Back to the Future is a perfect example. Marty is trying to change George's brand. Lorraine isn't impressed by George. He's shy and bumbling around her. But when George knocks out the minotaur known as Biff, he's re-branded himself as way more masculine and courageous. George appeals to Lorraine.
We also see Brand Damage in film.
In The Empire Strikes Back Lando Calrissian seems friendly and awesome (and isn't his name cool???). Then he sells everyone out to Vader. Cold. Calrissian isn't so awesome. We can't trust him anymore.
For Total Brand Decay there's one of my favorite movies: Training Day. Alonzo goes from this legendary-type of figure (highly decorated detective) to a crazy son of a bitch, to a not-so-good-cop, to a bad person, to a egomaniacal creature, to a dead man, to a blurb in the newspaper.
Real-world companies are aware of how people perceive them. These companies work hard t
If Pixar had made Chimpanzee, would I have been giggling at the word "nut"?
If some studio I had never heard of had made Chimpanzee, would I have been giggling at the word "nut"?
I'm immature, but I'm not that immature (I don't think?).
Disney, as a brand, is known for "family friendly fun" but also "sexual innuendo and subliminal messaging". How could I not giggle at the word "nut" in Chimpanzee?
Did I Like It:
Yes. I didn't expect the twist.
The thing that really hit me....After Oscar's mom is...lost...and we're watching Oscar mew and wander and being unhappy...That's all real. Like. This isn't a Disney movie. This isn't a movie. This is a documentary. And what we're witnessing is a child confused and grief-stricken. Then rejected again and again by those around him. This is a child seeking support and finding none. It was one of the saddest things I've watched.
And when Freddie adopts Oscar, I don't think Tim Allen stresses this enough...things like this don't happen. The alpha male chimp does not adopt.
As Jane Goodall said, in a PeoplePets.com interview, about the relationship: "It's not rarely, it's never. It's only ever been seen once in all the 53 years I've been involved with wild chimps. It's most unique. And the fact that it would actually happen while the film team was there, it's almost inconceivable. It's just amazing."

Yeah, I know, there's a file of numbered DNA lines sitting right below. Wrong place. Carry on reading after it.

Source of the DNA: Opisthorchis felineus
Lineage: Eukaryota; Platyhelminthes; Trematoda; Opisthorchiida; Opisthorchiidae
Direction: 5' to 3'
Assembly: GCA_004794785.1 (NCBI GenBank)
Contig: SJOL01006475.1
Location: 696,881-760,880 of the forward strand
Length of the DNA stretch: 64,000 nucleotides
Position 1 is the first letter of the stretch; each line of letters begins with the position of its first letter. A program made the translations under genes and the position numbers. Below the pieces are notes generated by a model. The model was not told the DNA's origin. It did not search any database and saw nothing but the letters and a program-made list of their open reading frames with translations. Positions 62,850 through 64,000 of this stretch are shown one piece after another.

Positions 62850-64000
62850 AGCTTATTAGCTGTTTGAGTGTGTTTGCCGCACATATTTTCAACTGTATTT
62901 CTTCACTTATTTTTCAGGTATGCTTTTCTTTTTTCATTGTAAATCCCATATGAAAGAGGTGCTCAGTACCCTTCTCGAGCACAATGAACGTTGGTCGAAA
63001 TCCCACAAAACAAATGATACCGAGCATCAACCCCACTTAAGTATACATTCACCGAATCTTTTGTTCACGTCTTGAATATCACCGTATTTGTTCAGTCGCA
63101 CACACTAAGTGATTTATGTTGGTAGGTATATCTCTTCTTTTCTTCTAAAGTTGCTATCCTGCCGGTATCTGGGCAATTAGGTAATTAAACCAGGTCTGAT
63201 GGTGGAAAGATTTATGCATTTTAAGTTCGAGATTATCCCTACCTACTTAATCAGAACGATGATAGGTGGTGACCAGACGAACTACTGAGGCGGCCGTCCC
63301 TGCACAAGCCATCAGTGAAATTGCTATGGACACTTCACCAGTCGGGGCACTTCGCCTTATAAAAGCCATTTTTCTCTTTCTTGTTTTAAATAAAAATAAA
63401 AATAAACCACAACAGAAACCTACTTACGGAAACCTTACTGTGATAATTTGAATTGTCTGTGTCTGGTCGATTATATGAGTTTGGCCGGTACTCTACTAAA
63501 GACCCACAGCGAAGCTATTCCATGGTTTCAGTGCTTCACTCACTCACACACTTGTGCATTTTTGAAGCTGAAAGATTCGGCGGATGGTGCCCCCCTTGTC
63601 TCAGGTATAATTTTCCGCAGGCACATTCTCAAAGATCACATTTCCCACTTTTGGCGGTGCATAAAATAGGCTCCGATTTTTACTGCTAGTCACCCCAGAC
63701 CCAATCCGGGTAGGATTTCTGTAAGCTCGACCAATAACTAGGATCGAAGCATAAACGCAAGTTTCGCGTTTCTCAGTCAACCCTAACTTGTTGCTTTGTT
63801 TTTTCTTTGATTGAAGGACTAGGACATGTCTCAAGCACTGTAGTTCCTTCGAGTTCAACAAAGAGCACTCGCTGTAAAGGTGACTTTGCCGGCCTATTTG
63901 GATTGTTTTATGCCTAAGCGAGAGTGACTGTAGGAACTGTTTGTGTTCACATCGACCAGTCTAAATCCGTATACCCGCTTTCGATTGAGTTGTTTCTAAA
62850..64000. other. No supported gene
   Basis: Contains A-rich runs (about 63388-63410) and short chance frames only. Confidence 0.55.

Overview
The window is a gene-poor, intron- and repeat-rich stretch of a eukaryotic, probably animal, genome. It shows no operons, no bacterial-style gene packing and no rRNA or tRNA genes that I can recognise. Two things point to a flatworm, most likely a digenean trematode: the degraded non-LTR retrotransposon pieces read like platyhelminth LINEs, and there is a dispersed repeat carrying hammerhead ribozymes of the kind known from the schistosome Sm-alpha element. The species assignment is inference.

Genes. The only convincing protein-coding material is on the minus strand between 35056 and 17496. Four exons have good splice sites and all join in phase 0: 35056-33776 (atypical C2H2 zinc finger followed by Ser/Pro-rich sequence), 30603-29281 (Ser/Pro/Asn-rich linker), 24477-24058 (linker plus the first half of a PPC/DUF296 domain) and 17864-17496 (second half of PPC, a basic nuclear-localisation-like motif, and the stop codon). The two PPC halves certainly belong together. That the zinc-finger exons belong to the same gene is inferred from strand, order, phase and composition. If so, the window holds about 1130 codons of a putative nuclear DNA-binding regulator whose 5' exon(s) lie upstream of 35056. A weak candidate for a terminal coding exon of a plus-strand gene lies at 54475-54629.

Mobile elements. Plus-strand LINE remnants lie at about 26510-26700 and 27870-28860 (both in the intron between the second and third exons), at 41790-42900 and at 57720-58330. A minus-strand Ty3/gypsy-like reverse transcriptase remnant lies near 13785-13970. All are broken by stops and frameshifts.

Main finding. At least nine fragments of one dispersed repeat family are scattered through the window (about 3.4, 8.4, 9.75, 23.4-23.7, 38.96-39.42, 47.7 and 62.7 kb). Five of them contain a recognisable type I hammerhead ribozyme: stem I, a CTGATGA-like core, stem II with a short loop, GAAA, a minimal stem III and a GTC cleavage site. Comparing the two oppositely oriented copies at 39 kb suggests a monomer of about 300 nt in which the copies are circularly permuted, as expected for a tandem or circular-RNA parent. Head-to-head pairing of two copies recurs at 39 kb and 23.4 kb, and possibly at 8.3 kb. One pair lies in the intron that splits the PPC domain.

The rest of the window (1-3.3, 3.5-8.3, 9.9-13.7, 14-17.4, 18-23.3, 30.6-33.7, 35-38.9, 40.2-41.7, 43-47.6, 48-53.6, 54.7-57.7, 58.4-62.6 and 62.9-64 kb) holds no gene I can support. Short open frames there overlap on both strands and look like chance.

What really interested me were all the "extra" shots. There's some incredible footage. And the choice to use time-lapse footage in almost all of it intrigued me.
Oh, and the dramatic rain-drop slow-mo scene. That was incredible to me. Malick-like.
I kept thinking, throughout, how did they get all this footage? And at the end we see the filmmakers. The chimps are just...like...ignoring the filmmakers. That's one of the most incredible things to me. No one was attacked during the filming? No one was caught in the crossfire of the War For the Nut Grove?
I'd like to see a documentary about the filming of Chimpanzee.
Tim Allen does the grunts from Home Improvement. I would have liked the movie just for that.
I thought it was kind of unfair to portray "Scar" and his group as total bad guys. Are they really huge jerks? Does Scar's group have females and children? Don't they have an equivalent of Oscar? Aren't they just trying to survive? I get it's a better story to make it Good Chimps vs. Bad Chimps, but...still. Is that what was really going on?
What It's Good For:
-great look at Chimpanzees
-seeing something happen that rarely happens
-Tim Allen fans
-people who love "Earth" and love seeing nature
-giggling at a perfectly legitimate use of the word "nut"
-if you don't like Chimps because of that whole "evolution" think bothers you, you may dislike this movie
-the narration has bothered people
-the word "nut" is repeated again and again and again and again and again, it started to disorient me
-the death can make some people sad
-Chimpanzee movies: start here
-Disney movies not known for innuendo: Sleeping Beauty; Snow White; Cinderella; Tangled; A Goofy Movie
-Nature documentaries: Planet Earth; Blue Planet; The Cove; Natural Disasters; Life in the Undergrowth